How on earth can anyone pick a camera with a prime lens (if you're just into photography, this refers to a lens with as fixed focal length) instead of a model with an all-purpose zoom lens?
Some photograpers on the Internet have asked.
Bearing in mind that some old hands with the Nat Geo used a prime lens throught their career, that I myself used the fixed 50mm and 28mm lenses for over a decade with my film Minolta, I have a definite answer springing to mind immediately: No prime, no gain.
Two decades ago when photography just came into my dictionary, and surely the time before, prime lenses were the order of the day. I had been repeatly taught that prime lens, besides being better in optical quality, was best for training a photographer's eyes.
The advantages of a zoom lens are two-fold. First, it gives the photographer an elbowroom in choosing different perspectives for the shot. Second, the photographer is with a wider choice in compostion.
But first things first: you've got to in the knowledge of which is the best choice. The training comes, among other things, best from a prime lens which make you think and give you headache in choosing the best by scouting a location, moving closer or farther away from the subject, climbing up a rock or going down the stairs, so on and so forth.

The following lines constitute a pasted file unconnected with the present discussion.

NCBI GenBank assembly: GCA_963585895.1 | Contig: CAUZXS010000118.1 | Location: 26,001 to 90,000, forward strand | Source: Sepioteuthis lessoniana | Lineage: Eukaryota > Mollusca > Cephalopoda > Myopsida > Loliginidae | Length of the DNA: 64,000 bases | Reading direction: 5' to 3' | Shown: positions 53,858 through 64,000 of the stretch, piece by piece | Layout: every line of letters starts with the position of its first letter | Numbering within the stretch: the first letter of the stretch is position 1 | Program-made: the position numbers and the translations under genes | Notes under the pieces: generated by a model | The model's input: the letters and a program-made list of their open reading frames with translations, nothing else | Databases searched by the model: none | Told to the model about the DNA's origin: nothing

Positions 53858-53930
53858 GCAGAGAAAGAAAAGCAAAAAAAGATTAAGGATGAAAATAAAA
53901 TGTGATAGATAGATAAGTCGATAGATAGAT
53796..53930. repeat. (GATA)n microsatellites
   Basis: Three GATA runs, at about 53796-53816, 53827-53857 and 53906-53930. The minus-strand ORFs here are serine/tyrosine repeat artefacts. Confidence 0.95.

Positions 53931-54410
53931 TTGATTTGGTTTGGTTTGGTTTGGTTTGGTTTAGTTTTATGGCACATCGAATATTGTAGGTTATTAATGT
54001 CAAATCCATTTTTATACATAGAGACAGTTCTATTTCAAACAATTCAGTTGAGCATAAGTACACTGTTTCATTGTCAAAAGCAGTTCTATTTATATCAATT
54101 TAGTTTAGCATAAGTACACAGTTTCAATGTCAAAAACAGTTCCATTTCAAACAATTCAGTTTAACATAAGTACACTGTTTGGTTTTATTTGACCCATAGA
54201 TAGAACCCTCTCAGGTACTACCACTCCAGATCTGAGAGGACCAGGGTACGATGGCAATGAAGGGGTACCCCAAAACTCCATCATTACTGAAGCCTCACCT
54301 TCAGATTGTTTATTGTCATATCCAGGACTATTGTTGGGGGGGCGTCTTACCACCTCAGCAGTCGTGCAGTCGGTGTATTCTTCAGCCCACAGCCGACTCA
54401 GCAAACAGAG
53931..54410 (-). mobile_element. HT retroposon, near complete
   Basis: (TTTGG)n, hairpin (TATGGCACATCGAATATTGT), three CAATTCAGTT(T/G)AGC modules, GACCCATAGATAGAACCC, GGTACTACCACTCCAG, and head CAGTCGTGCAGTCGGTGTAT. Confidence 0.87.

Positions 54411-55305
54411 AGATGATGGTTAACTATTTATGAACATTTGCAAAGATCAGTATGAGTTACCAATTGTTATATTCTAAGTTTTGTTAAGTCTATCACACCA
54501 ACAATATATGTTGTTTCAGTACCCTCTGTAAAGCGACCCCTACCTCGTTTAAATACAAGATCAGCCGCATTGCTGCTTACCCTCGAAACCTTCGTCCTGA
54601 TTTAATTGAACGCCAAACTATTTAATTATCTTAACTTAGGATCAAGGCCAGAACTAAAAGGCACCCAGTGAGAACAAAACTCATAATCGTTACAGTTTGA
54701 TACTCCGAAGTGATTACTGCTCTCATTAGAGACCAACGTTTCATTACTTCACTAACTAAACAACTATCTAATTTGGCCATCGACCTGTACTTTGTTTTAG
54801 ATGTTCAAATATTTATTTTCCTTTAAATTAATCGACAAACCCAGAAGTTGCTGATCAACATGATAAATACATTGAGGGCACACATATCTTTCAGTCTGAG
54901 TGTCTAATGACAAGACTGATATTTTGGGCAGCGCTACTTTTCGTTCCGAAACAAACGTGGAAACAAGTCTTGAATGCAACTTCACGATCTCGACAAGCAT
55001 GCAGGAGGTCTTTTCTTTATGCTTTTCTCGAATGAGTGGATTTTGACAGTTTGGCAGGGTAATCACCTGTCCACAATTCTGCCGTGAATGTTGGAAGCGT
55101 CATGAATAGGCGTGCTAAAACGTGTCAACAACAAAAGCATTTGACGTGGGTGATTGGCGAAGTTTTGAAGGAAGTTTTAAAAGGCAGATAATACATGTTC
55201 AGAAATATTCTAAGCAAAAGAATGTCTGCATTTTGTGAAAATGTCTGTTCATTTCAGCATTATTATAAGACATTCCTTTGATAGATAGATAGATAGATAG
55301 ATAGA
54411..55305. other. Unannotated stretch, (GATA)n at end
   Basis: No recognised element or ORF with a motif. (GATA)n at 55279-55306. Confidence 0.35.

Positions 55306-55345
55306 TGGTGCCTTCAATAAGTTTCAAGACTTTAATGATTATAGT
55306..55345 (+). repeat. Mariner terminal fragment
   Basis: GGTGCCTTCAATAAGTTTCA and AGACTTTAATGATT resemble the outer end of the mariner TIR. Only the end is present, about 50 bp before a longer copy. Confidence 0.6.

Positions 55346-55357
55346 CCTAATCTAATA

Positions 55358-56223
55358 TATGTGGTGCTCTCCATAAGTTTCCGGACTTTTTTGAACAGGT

Now in the digital era when the serious compacts are getting closer to the needs of the photographers, I would certainly recommend those fancing a serious model with a prime lens to go ahead. You won't regret it, especially if the camera suits your style.
Simon Griffee, our fellow photographer located in Italy, has this to say about his choice of a GRD over a zoom-lens model : (a gist; focus on reason no. 4; full text here)
1) Superior handling and controls.
2) Light, small camera.
3) Optical viewfinder on the flash hot-shoe. I don’t like framing by looking at a screen.
4) Single lens focal length. I like working with one focal length for an extended period to ‘learn it.’ I find it helps me concentrate on the scene in front of me. I think I would prefer if it were 35mm rather than 28mm, but it’ll do (and there’s an add-on lens to change it to 40mm I think). Been shooting with a 50mm equivalent lens on the Leica almost exclusively for 2 years…personally it’s time to learn a wider view…
5) Proven support by Ricoh—they seem to listen to what photographers want in a small ‘serious’ compact… Other cool features like fast f/1.9 lens (in the new GRD III).
Lastly, the GRD just looks damn cool :-)
(Thank you Simon for allowing us to quote him; copyright of the relevant text belong to him.)
Postscript: If this is an ad, I will let you know. No, this is just some biased opinions of us.